HitBliss is a program currently in BETA which pays you to watch advertisements and allows you to use the money you’ve earned to rent movies or TV shows from the service. Once you download and install the app and set up your profile you can start earning money simply by watching the ads. The app will occasionally prompt you to click a button or press enter to ensure you are actually at the computer watching the ads, and if you respond quickly, or respond to the prompts a number of times in a row you “level up” and start earning money even faster.
You can also choose to share your web search history and Facebook and Twitter profiles to earn money quicker as well.
I just signed up for the BETA this afternoon and after watching and responding to about 10 ads I already had $5 to use toward any movies in their library (just over 300 movies in the library right now). There are some new release and hit movies (such as Django Unchained and Saving Private Ryan) and then quite a few movies already available through Netflix.
Once you earn $5 you can no longer earn additional credit until you spend some of that on rentals. It seems like your earnings will always be capped at $5 to prevent you from stockpiling money and never watching ads again. I imagine when HitBliss is out of BETA it won’t be as easy to earn money, I feel like I got over paid, earning $0.50 per minute long ad I watched. Don’t get me wrong, it’s nice to make so much money watching advertisements, I just feel like they’ll probably scale it down to something like $0.10 per ad. I’m no expert, that’s just my opinion.
The app looks nice and works smoothly and is available for Windows or Mac (I’m running the Mac version).
I hadn’t heard of HitBliss until I stumbled across WordPress user zabelieth’s blog post.
Some screenshots of HitBliss in action:
I finished the first two episodes of the new Netflix original series House of Cards, and I have to say I’m quite impressed. The show portrays the inner workings of the Washington political and press scene along with all the dirt and sleaze. This is what makes the show interesting, you’re constantly wondering what scheme is going to play out next and if it’ll work or backfire in the faces of the people behind it. Kevin Spacey’s monologues (I don’t believe I’m using the right word here, but hey it’s 2 in the morning) in which he breaks the fourth wall work great and add a special flavor to the show.
Netflix has made the first episode of House of Cards available for free in hopes that it’ll hook viewers who will then shell out $7.99 to have access to the remaining 12 episodes (which are all available to watch right up front, no waiting!). I’ve been a Netflix subscriber for years, so for me House of Cards is just a nice bonus. I hope it ends up being a success for Netflix and maybe we’ll get a second season and more original content in the future.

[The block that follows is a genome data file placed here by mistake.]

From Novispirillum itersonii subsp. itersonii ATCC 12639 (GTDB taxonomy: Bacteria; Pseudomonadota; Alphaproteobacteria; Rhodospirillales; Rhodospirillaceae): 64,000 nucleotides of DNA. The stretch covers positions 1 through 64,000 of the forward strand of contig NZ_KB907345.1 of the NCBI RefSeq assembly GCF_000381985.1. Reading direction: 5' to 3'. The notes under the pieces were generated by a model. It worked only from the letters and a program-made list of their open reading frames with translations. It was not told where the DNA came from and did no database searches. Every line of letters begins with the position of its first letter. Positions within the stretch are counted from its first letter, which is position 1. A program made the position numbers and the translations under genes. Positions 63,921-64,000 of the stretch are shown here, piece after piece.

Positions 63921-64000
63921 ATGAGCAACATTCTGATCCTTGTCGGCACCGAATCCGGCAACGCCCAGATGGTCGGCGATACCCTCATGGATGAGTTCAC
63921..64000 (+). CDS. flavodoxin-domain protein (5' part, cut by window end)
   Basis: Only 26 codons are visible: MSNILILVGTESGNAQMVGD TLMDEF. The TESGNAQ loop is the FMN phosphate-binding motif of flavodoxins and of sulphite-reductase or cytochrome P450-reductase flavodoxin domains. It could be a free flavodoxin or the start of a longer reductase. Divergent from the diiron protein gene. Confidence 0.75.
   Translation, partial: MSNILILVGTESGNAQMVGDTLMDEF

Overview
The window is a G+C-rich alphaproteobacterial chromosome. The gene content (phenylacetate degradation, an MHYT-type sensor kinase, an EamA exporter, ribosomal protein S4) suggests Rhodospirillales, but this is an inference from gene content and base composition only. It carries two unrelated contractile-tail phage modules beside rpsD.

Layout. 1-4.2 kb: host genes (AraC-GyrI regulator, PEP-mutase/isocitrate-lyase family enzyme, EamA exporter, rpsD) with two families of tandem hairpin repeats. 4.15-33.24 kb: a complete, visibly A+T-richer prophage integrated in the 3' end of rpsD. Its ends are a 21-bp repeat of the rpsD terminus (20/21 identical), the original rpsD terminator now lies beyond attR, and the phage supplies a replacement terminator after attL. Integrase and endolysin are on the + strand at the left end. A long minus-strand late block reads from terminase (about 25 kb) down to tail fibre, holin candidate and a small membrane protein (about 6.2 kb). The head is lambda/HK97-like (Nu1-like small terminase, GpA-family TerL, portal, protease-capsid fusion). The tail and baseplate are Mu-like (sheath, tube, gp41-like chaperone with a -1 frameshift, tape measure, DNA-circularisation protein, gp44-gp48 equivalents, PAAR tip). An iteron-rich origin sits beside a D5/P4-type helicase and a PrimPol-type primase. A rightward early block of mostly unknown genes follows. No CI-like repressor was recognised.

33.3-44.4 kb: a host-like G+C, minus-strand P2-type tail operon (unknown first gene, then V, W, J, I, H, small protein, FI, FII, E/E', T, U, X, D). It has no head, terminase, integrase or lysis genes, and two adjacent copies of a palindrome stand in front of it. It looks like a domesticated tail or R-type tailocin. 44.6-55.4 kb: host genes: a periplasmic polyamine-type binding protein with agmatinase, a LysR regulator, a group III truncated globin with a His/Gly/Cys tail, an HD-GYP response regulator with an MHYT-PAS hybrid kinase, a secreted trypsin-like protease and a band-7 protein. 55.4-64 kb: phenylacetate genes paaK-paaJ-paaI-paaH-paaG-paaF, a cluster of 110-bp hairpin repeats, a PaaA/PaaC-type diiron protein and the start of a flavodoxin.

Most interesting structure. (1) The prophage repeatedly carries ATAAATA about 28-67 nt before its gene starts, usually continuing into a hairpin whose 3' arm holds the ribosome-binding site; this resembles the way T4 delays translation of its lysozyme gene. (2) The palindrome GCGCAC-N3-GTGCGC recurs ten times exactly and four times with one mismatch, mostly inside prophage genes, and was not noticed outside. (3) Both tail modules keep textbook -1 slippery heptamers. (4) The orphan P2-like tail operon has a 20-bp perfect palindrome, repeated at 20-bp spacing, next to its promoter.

Netflix is getting more and more into original programming with the return of Arrested Development and the Lilyhammer series. Today its newest original series, House of Cards, debuted with all 13 episodes of season one available on day one.
House of Cards stars Kevin Spacey and its list of producers include David Fincher (Fight Club, The Social Network), Kevin Spacey and Eric Roth (Forrest Gump, Extremely Loud and Incredibly Close) among others.
I haven’t watched it yet, but the show looks quite interesting. I’m definitely looking forward to watching it. Many people are discussing just how they’ll go about watching the series. Would you try to watch the entire season at once, or one episode a week? The nice thing about Netflix’s distribution method is it’s entirely up to you to decide. It’s “on demand” in a sense. This seems like it’d take away from the social aspect of watching a series. For example every Monday you might hear people at work talking about the previous night’s episode of The Walking Dead. With House of Cards some of your friends may watch the entire series by the time you’re only on the second or third episode.
With its original programming, Netflix hopes to change the way television works. Reed Hastings has said:
Imagine if books were always released one chapter per week, and were only briefly available to read at 8pm on Thursday. And then someone flipped a switch, suddenly allowing people to enjoy an entire book, all at their own pace. That is the change we are bringing about. That is the future of television. That is Internet TV. [CNET]
I certainly look forward to the future of Netflix programming, and agree entirely with Hastings’ statement that the viewer should be in charge of how they consume their content. I look forward to checking out House of Cards this weekend, and will be sure to return with my thoughts on the series.
The Art of Flight is one of the most visually stunning documentaries I’ve seen recently and I’ve been wanting to pick it up on blu-ray simply because of how amazing it looks in HD. Last night while browsing Netflix I was pleased to see The Art of Flight in the documentary section. If you haven’t seen it I definitely recommend it, whether or not you’re into snowboarding or extreme sports at all. At least watch the first 15 minutes and prepare to be wowed. It’s quite amazing.
Say what? I’m confused. A romantic drama titled “Negative Happy Chainsaw Edge”. Think I should watch it? lol.